Robert Andrew Woolmer
May 14, 1948, Kanpur, Uttar Pradesh, India
March 18, 2007, Kingston University Hospital, Jamaica, West Indies, (aged 58y 308d)
Right hand bat
Right arm medium
Bob Woolmer was the most highly regarded cricket coach in the world. As a consequence he was employed by two leading Test nations, South Africa and Pakistan, and approached by two more, England and West Indies. In addition he was a good enough player to have been signed by Kerry Packer for World Series Cricket. Underpinning his abilities was a schoolboyish enthusiasm for the game matched in recent times, perhaps, by only Colin Cowdrey and Shane Warne.
Few individuals within the game have had to make so many contentious decisions. Joining Packer and hence forfeiting the chance of captaining Kent and England; signing up for the first breakaway tour of South Africa in the sure knowledge that a Test career would never be resumed; turning down the opportunity to coach England in 1999 when the ECB's first choice ahead of Duncan Fletcher. For such a mild-mannered man he was mired in undue controversy - and that was the case even before he met Hansie Cronje. Yet Woolmer never expressed any regret about the course of his life.
It is sad, not least for his family, that such a talented cricketing man will be remembered, at least by those with a passing knowledge of the game, for the circumstances of his death and his association with Cronje, a man who let him down badly. For Woolmer to emerge from his partnership with Cronje with his reputation untainted was testimony to his honest nature. The essential point was that Woolmer would not have done anything to harm the game he loved. He liked his money - which Test cricketer of the mid-1970s did not, given how poor the remuneration was pre-Packer? - but he liked cricket even more.
If he had had any knowledge of Cronje's involvement in match-fixing during his time as coach of South Africa and if there had been any such approach to his Pakistan players, then he would surely have reported it to the board and, doubtless, to the police too. As a natural conciliator, Woolmer would always reason rather than react. He did not have a temper. At The Oval last year, he asked every Pakistan player to swear on oath that he had not tampered with the ball. "They all did and, as they are a religious bunch, I tended to believe them," he said shortly afterwards. "I always feel the game should continue but to accuse Pakistan of cheating brings tensions to the fore. This kind of decision is potentially inflammatory. I was torn between my principles and a desire to help the side." He was on the point of resigning as coach. In retrospect it was unfortunate he did not do so.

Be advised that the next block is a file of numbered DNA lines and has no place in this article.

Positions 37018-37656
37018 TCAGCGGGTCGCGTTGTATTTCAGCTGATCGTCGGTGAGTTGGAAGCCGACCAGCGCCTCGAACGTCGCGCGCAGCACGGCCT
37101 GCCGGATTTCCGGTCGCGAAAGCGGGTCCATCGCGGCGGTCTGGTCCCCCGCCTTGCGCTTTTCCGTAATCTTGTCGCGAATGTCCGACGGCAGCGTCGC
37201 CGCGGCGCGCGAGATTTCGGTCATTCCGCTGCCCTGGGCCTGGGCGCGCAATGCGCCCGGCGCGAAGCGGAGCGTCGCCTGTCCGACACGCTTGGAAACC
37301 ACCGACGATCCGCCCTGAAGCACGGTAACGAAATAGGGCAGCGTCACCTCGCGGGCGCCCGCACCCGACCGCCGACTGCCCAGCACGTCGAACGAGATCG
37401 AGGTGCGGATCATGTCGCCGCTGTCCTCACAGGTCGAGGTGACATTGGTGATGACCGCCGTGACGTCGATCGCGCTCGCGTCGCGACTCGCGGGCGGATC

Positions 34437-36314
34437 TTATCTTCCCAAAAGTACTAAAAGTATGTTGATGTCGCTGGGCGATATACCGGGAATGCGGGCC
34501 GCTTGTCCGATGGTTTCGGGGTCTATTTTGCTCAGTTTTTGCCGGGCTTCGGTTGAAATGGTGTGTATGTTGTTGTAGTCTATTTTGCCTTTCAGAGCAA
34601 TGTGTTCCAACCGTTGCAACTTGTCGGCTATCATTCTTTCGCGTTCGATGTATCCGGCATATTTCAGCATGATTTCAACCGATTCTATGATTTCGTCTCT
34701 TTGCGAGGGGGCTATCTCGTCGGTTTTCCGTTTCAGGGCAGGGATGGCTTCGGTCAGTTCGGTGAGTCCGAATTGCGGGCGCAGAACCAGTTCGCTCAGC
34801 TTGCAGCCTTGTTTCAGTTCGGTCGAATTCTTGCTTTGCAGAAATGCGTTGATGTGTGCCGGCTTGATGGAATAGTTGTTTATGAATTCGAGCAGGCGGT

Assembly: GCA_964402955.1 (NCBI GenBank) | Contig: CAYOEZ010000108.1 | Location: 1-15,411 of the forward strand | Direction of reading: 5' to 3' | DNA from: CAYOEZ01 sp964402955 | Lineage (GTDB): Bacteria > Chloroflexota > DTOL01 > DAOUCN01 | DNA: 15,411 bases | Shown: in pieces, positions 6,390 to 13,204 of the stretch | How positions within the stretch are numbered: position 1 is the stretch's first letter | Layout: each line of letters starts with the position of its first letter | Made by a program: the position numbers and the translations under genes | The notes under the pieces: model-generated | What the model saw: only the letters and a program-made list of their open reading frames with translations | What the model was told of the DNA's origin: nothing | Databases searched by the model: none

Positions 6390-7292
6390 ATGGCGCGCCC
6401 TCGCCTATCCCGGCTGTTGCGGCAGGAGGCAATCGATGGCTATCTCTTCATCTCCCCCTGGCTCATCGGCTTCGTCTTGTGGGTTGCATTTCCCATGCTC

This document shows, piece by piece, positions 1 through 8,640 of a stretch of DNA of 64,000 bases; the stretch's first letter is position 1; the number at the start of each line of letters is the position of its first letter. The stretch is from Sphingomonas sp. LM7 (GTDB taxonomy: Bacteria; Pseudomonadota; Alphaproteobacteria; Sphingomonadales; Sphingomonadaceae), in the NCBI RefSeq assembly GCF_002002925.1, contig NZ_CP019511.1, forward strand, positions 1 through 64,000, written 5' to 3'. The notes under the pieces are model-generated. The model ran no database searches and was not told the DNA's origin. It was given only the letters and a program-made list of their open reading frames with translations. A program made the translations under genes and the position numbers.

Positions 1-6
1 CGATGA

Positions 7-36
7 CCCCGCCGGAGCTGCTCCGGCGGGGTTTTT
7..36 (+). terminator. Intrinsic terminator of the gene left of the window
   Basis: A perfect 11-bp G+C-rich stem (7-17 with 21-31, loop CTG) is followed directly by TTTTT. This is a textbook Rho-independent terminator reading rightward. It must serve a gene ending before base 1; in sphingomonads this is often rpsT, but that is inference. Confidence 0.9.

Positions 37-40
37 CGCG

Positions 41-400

One question that will engage the thoughts of English cricket followers is: would England have fared better had he become coach? The reason Woolmer did not take the job in 1999 was because he was immersed in trying to win the World Cup with South Africa. As to whether he would have taken it now, his love of the game, his desire to win a series against Australia - he never achieved this as a coach, although he did as a player - and the fact that he was not financially secure would all have inclined him to do so. The most probable scenario, though, assuming the ECB would have wanted a younger man as Fletcher's eventual successor, was that he would have founded his own cricket academy at a site he had earmarked near the Kruger Park in South Africa. This will now be established through a trust set up in his memory.